So Kathryn was invited to a birthday bowling party (and why it was held in a bowling alley 30 minutes away, who can say?) and asked to be there 12-15. That's how it was written. So my original thought was that she's supposed to be there by 12:15. Then I realize there's no end time listed. Then I begin to wonder if the party started at noon and ended at 3 pm. 12-15. 12:00- 15:00. Get it? I called another mother to share rides back and forth and asked what she thought. She was under the same impression I was so I started feeling pretty good about myself, all smart and everything, figuring out the code. Any indication that I have retained even a shred of intelligence through this whole thing is a victory, believe you me.

The other mother picked up Kathryn for the party. I received a text from her saying it took 40 minutes to get there and they barely made it to the 12:15 pm start of the party. And the party was ending at 2:30 pm. (or "Half 2" as is said here). 12 freaking 15! Who uses a dash for time??

And so I was wrong. Again. And I'm not a code breaker after all. And maybe I let that shred of intelligence slip through my fingers because of a blasted dash. And maybe I had to hold my tongue when I picked up the two girls at 2:30 pm, which was not indicated on the dang invitation. Any maybe my husband actually drove so I can't complain with the same vehemence that I could if I'd been the one following the GPS through random narrow streets with tiny roundabouts and random speed bumps and random cars parked higgeldy-piggeldy on those same narrow streets getting to a place I'd never been! But I feel like it.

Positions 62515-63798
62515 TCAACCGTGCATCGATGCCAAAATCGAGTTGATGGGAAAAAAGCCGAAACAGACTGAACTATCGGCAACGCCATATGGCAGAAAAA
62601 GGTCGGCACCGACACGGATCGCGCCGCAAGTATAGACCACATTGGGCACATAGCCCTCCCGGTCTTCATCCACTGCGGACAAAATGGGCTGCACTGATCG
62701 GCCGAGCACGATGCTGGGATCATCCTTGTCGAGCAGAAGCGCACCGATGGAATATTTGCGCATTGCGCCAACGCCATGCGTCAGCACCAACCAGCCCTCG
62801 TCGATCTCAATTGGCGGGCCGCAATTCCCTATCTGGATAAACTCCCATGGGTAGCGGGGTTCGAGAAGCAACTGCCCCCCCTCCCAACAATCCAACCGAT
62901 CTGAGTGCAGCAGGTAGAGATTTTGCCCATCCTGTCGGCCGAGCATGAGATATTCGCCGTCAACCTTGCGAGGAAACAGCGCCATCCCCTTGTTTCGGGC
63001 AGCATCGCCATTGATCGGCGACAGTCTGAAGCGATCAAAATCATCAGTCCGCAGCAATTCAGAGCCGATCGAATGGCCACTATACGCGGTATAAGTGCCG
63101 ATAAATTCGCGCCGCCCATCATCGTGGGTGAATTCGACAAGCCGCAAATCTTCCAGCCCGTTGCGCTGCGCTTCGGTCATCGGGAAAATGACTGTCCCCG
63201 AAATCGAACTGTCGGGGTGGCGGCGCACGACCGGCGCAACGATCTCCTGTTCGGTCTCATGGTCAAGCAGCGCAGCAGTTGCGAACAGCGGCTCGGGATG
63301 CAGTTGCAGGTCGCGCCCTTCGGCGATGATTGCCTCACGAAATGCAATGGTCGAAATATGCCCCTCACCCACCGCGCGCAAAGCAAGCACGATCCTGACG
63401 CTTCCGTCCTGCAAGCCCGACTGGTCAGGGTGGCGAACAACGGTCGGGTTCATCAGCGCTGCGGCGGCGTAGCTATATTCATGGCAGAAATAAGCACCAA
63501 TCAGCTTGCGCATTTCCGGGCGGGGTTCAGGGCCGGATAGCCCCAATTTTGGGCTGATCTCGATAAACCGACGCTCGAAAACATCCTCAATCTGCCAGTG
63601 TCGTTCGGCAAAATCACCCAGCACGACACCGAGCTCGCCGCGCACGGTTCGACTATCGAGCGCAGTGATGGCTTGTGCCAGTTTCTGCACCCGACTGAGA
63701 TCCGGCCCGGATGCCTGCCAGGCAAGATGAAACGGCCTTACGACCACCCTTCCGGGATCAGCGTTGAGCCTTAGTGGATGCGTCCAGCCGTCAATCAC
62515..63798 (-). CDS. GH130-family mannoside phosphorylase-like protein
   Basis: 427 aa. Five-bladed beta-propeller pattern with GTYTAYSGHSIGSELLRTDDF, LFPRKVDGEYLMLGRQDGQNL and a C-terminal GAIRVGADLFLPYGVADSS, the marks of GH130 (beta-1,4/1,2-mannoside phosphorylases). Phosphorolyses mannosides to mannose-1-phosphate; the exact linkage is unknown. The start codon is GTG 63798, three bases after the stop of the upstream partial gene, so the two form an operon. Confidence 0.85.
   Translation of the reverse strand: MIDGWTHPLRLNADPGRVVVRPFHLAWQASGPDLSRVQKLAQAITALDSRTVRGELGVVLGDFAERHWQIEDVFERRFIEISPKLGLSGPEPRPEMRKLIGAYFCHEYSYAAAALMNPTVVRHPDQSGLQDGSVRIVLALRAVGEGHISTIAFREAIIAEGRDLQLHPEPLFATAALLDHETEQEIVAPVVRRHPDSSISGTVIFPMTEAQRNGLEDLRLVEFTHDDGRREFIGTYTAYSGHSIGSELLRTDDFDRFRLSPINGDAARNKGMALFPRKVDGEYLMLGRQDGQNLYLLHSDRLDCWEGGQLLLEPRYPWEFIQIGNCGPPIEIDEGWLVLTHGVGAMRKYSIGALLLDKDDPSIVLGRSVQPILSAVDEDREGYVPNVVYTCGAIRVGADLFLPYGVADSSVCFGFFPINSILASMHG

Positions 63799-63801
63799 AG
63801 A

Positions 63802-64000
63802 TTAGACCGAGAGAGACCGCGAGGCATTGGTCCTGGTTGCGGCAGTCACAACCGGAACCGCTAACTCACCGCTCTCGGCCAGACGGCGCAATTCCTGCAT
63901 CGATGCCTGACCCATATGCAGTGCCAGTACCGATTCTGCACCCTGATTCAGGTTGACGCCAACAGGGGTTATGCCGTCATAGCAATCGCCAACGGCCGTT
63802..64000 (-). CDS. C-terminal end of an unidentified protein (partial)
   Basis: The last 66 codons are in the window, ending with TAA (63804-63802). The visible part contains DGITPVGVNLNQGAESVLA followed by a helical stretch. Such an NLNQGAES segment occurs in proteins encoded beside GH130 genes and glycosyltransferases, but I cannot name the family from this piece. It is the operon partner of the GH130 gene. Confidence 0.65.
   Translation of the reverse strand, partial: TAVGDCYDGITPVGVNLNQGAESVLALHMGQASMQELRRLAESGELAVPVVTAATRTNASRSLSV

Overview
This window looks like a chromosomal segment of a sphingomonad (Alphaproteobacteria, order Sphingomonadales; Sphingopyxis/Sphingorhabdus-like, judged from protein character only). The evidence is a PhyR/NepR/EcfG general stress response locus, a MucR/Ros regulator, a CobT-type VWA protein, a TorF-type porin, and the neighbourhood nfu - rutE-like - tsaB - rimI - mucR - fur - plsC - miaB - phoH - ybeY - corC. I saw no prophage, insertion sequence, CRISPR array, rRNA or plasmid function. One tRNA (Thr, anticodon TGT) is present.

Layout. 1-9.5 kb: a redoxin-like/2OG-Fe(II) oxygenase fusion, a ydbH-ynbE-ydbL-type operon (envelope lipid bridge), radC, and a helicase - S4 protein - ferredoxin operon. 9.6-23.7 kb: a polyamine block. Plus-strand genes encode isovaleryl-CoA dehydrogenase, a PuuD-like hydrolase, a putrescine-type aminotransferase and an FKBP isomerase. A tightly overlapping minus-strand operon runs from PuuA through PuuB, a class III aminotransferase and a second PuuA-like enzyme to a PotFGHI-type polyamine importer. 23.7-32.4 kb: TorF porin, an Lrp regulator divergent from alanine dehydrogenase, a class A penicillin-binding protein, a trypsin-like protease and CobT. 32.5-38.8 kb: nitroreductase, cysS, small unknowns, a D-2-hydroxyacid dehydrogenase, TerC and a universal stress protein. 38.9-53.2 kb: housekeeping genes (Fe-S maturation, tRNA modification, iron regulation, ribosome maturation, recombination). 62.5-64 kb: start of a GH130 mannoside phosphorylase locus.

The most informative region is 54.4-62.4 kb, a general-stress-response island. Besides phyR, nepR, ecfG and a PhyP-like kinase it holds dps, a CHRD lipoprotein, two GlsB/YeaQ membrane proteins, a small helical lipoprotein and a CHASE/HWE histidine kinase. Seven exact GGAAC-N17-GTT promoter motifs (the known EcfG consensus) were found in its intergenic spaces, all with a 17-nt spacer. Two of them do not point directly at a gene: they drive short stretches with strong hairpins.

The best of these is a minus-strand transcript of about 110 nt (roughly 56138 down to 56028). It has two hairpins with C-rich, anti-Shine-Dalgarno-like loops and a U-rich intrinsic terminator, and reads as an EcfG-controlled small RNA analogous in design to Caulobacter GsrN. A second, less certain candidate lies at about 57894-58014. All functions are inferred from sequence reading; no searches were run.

When I moved to England, I knew there would be some adjustments. I just didn't realize that not only would I have to learn to drive in a different way (and actually take driving lessons, for cripe's sake!) and learn to speak with a different vocabulary (because now I'm all "put it in the rubbish bin!" instead of "put it in the trash!"), but that I'd also need to learn to tell time all over again. Really? I mean, seriously?

Monday, August 05, 2013

It's pronounced "igyuwahna" here. And "jagyuwire". I don't think it's "orangyutan" though... Go figure.